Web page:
2016 13232 10.6 -1.9 -2.4 6.2
2017 10368 -5 0.5 -0.8 -5.4
Baseball Prospectus

Whether it is umpires adjusting to his illusionary pitch framing or just the multitude of injuries catching up, the once sure-handed Cervelli has fallen precipitously over the past two seasons. Baseball Prospectus does project his framing stats to improve in 2018, however, assuming he can avoid the injury bug.

Best shape of his life? He says he is.

Cervelli told the Post-Gazette that he spent the offseason training in Capoeira, the Brazilian art of dance-fighting, and other martial arts to improve his mobility behind the plate and to stay on the field. The Pirates backstop, who will turn 32 in March, said that he feels like he’s in his twenties again.

“I want to be able to do so many things behind the plate,” Cervelli told the PG. “I got a lot of bad habits the last two years because of injuries, to change mechanics and things. I’m new.”

With so many new faces in the Pirates pitching staff, it would certainly behoove them to have the steadying presence of Cervelli behind the plate.

Best-case scenario: Cervelli stays off of the disabled list and essentially repeats his 2015 season, hitting for high average and bolstering the newly reconfigured pitching staff with his above-average pitch framing skills.

Realistic outlook: Performance drop-offs for undersized, glove-only catchers are steep and premature. As Pittsburgh's highest-paid player in 2018, he will receive every opportunity to once again establish himself as a good defensive catcher. Unfortunately, with his injury history (especially the concussions), it will be difficult for Cervelli to buck his downward trend.

MLB: St. Louis Cardinals at Pittsburgh Pirates
Diaz celebrates scoring a run.
Charles LeClaire-USA TODAY Sports

Backup: Elias Diaz

It’s been a tumultuous offseason for Diaz, whose mother was kidnapped from her home in Venezuela. Fortunately, that situation was resolved fairly quickly and Diaz can get back to thinking about baseball.

2018 will be an important year for Diaz, who will likely assume the backup catcher role now that Chris Stewart has taken his talents to Atlanta. At one point, Diaz was slated to be the Bucs’ catcher of the future. Known for his rocket right arm and solid glove, Diaz’s stock exploded in 2014-15 when he took serious strides at the plate, first in Altoona and then in Indianapolis.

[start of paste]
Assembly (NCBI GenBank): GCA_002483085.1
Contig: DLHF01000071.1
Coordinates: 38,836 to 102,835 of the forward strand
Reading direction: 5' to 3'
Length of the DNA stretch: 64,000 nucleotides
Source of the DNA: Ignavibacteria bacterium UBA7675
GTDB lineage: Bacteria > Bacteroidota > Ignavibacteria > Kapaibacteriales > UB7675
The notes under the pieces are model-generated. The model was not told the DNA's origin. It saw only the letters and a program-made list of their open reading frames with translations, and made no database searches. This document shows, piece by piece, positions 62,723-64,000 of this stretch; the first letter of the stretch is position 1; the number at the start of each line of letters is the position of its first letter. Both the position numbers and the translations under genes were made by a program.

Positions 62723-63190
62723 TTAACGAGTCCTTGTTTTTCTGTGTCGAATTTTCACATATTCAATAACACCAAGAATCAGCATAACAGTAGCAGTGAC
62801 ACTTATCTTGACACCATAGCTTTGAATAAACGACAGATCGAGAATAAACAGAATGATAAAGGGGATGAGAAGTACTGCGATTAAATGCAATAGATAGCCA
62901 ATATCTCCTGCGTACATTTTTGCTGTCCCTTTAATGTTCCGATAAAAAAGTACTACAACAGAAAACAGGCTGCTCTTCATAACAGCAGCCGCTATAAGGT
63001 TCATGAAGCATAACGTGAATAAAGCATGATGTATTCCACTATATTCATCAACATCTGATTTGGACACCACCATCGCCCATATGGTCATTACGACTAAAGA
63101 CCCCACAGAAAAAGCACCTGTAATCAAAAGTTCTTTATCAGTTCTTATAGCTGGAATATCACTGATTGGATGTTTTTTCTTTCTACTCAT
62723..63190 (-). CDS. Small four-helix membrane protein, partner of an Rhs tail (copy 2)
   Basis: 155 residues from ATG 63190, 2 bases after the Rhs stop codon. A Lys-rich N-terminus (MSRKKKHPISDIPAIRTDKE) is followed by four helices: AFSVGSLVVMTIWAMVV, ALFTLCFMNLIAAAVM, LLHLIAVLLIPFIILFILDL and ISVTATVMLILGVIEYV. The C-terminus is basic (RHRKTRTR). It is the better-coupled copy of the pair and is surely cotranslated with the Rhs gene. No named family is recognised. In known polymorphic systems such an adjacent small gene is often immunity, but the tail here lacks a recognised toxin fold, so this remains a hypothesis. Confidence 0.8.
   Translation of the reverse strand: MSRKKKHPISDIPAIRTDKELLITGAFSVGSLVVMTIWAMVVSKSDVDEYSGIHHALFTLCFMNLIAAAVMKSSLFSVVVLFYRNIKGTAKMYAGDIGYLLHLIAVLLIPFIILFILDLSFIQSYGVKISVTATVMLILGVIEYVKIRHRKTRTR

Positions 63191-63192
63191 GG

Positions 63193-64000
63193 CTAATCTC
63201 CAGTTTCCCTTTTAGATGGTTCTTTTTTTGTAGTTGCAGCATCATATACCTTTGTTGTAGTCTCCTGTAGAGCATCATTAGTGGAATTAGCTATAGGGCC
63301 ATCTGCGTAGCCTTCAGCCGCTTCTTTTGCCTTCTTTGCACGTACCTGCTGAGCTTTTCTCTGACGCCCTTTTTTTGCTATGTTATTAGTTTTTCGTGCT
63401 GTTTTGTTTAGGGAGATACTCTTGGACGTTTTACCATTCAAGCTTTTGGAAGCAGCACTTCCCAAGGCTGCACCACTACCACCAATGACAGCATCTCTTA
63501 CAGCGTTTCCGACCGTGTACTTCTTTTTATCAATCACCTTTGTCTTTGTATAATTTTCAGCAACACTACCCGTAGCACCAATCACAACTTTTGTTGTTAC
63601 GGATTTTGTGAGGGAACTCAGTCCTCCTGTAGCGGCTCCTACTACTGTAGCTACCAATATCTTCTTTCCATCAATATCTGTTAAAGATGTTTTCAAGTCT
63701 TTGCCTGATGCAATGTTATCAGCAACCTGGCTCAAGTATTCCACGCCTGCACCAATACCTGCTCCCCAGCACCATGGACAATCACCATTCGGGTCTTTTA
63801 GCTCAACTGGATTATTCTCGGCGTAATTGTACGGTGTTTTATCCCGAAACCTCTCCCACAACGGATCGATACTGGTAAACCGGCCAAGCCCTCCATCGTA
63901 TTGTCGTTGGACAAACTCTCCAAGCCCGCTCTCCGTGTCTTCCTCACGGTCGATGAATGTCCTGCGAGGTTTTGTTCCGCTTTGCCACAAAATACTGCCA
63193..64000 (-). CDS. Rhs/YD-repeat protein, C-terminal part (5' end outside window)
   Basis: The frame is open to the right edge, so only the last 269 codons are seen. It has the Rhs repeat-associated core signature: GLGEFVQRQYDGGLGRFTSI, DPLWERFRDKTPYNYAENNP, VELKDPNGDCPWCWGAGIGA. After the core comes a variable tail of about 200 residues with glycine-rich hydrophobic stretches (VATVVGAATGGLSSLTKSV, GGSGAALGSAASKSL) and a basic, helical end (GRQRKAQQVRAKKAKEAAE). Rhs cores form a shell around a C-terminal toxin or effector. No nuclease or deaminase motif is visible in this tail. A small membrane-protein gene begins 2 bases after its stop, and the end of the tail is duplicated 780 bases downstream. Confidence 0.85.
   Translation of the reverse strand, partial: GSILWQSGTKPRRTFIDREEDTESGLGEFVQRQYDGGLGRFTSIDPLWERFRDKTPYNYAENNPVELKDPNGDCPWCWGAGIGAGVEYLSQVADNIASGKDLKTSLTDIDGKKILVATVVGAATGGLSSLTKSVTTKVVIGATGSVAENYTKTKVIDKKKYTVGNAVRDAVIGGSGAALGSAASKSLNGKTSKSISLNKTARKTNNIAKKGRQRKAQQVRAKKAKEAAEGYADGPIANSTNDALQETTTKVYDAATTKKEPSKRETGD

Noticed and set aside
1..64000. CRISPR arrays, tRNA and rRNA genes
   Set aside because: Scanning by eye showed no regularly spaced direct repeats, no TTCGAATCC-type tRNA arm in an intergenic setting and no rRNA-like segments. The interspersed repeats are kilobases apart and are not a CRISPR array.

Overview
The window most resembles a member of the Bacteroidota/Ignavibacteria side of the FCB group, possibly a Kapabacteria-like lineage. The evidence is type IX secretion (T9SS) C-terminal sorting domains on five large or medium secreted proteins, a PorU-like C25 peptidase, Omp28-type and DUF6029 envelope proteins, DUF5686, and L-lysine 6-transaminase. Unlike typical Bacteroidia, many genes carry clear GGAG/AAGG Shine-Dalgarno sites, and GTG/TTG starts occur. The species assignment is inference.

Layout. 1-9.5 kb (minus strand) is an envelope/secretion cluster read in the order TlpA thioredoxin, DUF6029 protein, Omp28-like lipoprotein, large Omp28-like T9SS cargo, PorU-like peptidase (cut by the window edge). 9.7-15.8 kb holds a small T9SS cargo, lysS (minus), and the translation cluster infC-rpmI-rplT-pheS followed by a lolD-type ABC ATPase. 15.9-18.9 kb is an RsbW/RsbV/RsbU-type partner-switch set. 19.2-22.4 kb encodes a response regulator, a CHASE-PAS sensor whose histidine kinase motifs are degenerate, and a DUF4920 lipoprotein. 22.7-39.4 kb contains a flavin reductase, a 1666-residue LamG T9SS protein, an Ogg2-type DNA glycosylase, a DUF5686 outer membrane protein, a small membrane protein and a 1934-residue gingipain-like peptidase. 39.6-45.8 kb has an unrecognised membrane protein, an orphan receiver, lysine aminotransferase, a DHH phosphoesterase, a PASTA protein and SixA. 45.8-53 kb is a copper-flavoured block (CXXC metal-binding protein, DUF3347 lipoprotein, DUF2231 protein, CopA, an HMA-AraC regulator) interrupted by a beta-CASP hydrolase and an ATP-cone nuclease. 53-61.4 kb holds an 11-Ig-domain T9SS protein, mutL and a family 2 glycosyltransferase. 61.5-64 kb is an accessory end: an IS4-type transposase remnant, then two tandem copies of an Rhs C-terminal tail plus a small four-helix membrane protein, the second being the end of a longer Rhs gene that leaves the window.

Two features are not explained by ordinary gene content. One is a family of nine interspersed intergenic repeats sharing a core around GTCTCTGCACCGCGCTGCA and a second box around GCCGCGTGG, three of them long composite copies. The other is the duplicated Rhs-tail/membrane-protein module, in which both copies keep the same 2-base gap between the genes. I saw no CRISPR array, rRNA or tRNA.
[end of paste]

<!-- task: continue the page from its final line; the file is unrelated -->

Unfortunately, an arm injury forced Diaz to undergo elbow surgery in 2016, which somewhat hampered his illustrious throwing ability, and his bat more-or-less fell flat. Aside from one great month in June, where he hit .310/.339/.431 in 92 plate appearances as Cervelli’s temporary replacement, Diaz’s free-swinging, no-power profile hardly seems ready for a regular spot in a big league lineup.

Catchers develop late, so there is still a bit of hope for a breakout. The 27-year old seems like a shoe-in for a spot on the Pirates Opening Day roster and will likely get plenty of opportunities to prove himself, especially if Cervelli is unable to stay healthy. But Diaz is running of chances to make it in the major leagues.

Organizational depth:

Jacob Stallings – The son of Pitt basketball coach Kevin Stallings, Jacob has been added and removed from the Pirates 40-man roster several times in the past two years. The 28-year old organizational catcher is good behind the plate, probably better than either Cervelli or Diaz, and is a good bet to spend a couple weeks in the majors if one of those two go down.

Ryan Lavarnway – Once a power-hitting prospect for the Boston Red Sox, Lavarnway’s offensive stroke has never translated to the major league level. He’s 30 now, so any chance of a career renaissance appears unlikely. But with the Pirates dearth of organizational catching depth, he might get a cup of coffee in the majors if the need arises.